2. Finding good partners takes time. Time is money. To save time down the road, we recommend vetting your partners carefully to understand their needs, capabilities, and risk tolerances. Alas, vetting takes a lot of time. If an investor claims they have $50 million to invest, ask them where they have invested before and in which projects. Sol Systems vets all project developers and investors prior to conducting business with them, ultimately reducing costs associated with conducting thorough due diligence.
3. Documents can cause big delays. “Bankable” documents that work for one investor may not work for a different investor. If a developer’s documents do not work for their current investor, both parties can lose significant time and incur substantial legal fees renegotiating clauses and contracts, increasing the transaction costs and ultimately slowing project development.
Developers need to have projects with the right returns and profile, while investors need to have sufficient capital, ability to execute, and adequate project risk appetite. It is very common for developers to run out of projects that fit their investor partners’ perfect investment profile, and it also common for solar investors to run out of tax equity or significantly adapt/change their investment strategy. For these reasons, it is critical to constantly expand your project pipeline and widen your network of new partners in an efficient manner. At Sol Systems, we identify and help solve project critical issues quickly and we bring together high-quality partners who have the types of projects that fit each other’s unique preferences. In doing so, we help create profitable opportunities for everyone – even the first time
Markets: What’s Hot
Our team works with highly qualified investors who are interested in deploying capital in the solar asset class in markets throughout the United States. Based on our interactions, here are some updates on a few attractive markets for solar investors:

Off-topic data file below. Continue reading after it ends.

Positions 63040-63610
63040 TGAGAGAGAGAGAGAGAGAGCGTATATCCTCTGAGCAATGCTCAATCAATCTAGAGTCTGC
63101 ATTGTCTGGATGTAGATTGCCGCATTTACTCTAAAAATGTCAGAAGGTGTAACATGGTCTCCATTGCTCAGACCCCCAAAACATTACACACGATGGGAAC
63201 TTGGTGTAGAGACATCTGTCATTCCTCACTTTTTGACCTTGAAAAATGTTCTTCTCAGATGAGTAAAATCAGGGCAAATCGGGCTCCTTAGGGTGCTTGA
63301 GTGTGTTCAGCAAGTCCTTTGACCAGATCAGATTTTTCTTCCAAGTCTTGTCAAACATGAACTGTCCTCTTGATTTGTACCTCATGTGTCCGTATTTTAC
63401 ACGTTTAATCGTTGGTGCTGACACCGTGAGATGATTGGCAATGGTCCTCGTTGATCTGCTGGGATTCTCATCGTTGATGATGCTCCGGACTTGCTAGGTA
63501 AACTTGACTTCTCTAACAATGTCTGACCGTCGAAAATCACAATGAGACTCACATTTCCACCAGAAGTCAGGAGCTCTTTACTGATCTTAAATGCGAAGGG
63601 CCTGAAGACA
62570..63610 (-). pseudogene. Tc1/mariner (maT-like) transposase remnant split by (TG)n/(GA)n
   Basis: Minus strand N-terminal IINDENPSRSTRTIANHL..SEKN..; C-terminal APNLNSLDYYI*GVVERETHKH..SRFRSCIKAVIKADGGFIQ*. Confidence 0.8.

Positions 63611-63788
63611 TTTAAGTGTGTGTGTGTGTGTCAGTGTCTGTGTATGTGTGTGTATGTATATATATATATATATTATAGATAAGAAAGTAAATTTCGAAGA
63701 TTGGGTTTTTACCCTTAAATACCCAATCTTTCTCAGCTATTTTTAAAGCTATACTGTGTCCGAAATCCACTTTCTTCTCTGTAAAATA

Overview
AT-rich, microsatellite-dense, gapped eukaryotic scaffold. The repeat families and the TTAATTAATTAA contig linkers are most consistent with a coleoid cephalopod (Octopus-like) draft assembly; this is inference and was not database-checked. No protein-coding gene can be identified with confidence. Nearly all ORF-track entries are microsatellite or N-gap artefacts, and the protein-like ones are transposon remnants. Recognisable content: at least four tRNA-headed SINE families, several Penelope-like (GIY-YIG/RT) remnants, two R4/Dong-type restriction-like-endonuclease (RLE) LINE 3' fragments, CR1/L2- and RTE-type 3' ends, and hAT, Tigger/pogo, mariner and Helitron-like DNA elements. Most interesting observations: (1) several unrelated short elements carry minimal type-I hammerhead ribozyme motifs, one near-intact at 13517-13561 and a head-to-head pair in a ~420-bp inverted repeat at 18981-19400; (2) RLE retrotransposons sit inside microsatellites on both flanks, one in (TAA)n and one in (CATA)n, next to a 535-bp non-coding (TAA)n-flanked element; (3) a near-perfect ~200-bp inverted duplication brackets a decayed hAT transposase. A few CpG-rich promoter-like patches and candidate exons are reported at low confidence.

- California: California continues its progress towards obtaining 1/3 of its energy from renewable sources by 2020. Both the commercial and residential markets are sustaining impressive growth, and at least one residential developer is reporting 20% compounded annual growth. The prosperous industry is about to get a bit more support this October when it releases Re-MAT, a feed-in tariff program which applies to California utilities with more than 75,000 customers. The FiT program provides a starting base rate price of $89.23/MWh to projects under 3 MW, but pricing will be adjusted upward or downward every two months, based on demand within the program.
- Connecticut: Since the mid-July solicitation for systems between 100-1,000 kW, the Connecticut utilities, CP&L and UI, have been working through their queue of applications. Contracts had previously been awarded to developers with the most competitive ZREC pricing (i.e. bids with the lowest ZREC prices). Predictably enough, some of the developers who put in the lowest bids were unable to provide the performance assurance in the form of cash or a letter of credit that was required to secure their ZREC contract. This has opened the way for a subset of developers who had bid in at prices slightly higher than the originally accepted ZREC prices. We have seen contracts awarded at prices between $77-$110/ZREC, and with relatively high PPA rates, these projects appear very attractive.